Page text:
Finally, I have great confidence in—and admiration for—Bob Hill, Eric Yates, Jeff Pilgrim, and Bill Berghoff and their staff. Eric and Bob visited Ruth and me in Florida a number of times, and did a great salesmanship job. Not because they want a new science building, but because Williston wants and needs a new science building—and I can tell they love Williston too.

So that’s it. Why did we give a million dollars to Williston to build a new science building? Sounds like a perfect fit to me. I see only great things in the future for Williston Northampton. And hopefully in the future more of it will be in Science.

Thank you!


Hall of Fame Speech by Patrick Rissmiller ’97

Note: Patrick Rissmiller ’97 was inducted into the Williston Northampton School’s Athletic Hall of Fame during Reunion celebrations on June 8, 2013.

Good evening and thank you.

It is great to be back on the Williston campus this weekend – this brings back so many great memories. I’d like to start by congratulating all the other inductees tonight for this wonderful honor. I am sure that they are all just as thrilled as I am!

I’d like to thank the Williston Northampton School for a great day and event. Thank you, Chris, my brother, and Class of 1995, for your time in gathering all of the information and nominating me for this honor, as well as coming here to be my presenter. I appreciate all of your help and support.

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Baccalaureate Speech by Matthew Freire ’13

Aristotle once said “We are what we repeatedly do. Then excellence is not an act but a habit.” It’s not about what you have done in the past, but what you will do now and in the following years, to make yourself a more knowledgeable student, a better athlete, a more talented musician, or just a better individual.  Whatever you do in the following years do it for yourself, do it so that you become a better you. Whether that translates into starting a foundation and helping others, serving your country, or study for your college major, set your goals and aspire to achieve them.  Be the one to take the initiative and guide others in everything you do. Why sit back when you have to opportunity lead, the opportunity to perhaps help someone and change their lives.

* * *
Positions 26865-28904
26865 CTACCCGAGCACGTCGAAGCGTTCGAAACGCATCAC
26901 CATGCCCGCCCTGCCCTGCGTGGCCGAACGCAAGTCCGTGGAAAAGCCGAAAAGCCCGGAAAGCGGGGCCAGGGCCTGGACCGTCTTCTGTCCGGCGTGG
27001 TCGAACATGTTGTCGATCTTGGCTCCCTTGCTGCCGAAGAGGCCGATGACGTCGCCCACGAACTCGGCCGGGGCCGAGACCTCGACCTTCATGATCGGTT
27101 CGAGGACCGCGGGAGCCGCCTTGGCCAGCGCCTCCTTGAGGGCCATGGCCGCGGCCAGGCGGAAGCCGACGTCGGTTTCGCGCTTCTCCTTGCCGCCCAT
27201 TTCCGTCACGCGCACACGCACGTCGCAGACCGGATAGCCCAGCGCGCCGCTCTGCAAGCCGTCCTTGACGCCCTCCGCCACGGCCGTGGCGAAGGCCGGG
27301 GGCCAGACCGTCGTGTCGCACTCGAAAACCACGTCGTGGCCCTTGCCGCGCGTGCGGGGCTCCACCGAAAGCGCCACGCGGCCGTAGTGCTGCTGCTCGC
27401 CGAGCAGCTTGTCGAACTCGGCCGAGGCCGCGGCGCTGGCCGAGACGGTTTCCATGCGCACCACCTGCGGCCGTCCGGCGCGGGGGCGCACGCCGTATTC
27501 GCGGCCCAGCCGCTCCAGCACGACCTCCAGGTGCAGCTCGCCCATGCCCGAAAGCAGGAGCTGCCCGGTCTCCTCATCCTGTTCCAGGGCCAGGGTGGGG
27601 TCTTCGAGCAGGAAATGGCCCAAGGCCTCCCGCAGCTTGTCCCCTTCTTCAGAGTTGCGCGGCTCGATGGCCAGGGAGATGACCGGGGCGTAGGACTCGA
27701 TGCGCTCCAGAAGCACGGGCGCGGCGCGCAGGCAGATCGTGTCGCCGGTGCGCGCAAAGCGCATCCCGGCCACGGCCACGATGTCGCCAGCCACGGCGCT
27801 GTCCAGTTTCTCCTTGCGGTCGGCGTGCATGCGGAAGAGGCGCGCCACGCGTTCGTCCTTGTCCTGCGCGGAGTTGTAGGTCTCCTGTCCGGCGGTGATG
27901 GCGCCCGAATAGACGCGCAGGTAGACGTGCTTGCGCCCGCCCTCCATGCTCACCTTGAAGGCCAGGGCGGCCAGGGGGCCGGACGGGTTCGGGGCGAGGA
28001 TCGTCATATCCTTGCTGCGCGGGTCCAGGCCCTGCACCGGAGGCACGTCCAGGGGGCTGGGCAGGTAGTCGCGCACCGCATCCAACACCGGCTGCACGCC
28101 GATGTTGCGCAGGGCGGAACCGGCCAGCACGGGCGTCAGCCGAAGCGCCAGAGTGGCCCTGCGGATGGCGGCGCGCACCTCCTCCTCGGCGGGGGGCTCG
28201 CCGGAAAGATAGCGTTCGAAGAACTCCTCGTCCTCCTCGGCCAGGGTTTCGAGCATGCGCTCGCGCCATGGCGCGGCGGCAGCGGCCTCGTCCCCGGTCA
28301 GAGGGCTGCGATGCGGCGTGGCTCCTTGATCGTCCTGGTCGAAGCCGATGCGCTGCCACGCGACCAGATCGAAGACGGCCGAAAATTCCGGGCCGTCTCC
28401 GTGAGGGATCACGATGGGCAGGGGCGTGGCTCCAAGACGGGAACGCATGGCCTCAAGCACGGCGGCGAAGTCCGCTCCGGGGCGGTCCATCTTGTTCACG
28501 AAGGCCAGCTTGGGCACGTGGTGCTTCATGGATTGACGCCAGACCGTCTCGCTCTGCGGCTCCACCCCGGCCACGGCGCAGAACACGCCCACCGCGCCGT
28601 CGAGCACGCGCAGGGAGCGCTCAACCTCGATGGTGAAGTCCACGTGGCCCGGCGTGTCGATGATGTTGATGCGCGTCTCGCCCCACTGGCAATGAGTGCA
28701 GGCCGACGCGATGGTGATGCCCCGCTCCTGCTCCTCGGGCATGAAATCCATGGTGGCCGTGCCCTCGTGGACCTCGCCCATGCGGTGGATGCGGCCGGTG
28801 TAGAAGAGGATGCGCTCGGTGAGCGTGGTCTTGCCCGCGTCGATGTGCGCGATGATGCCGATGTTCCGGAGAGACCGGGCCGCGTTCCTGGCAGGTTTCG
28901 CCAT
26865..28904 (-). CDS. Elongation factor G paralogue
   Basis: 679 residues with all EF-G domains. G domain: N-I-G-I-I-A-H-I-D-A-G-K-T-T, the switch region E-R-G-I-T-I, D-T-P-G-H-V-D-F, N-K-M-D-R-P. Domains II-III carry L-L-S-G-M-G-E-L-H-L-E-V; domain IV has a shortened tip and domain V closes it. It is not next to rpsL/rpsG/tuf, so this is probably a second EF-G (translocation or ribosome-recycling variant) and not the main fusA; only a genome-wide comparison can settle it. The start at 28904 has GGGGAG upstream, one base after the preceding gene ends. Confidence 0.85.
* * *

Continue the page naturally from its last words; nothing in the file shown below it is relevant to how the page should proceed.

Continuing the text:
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Baccalaureate Remarks by Glenn Swanson

So what is this event called Baccalaureate, this evening with the members of the senior class, their mentors, and their parents? It is historically a religious celebration dating from the Middle Ages when universities were first established.

The first Baccalaureate service was likely held at Oxford University in Oxford, England in 1432, and in some cases graduating students receiving their Bachelor’s Degree—the bacca part—had to give a speech in Latin before they received their laurels—the laureate piece. Because the universities were connected to the Christian Church and because the Renaissance was the rebirth of classical learning, the Baccalaureate appropriately combined the power of the church with the traditional search for wisdom through learning.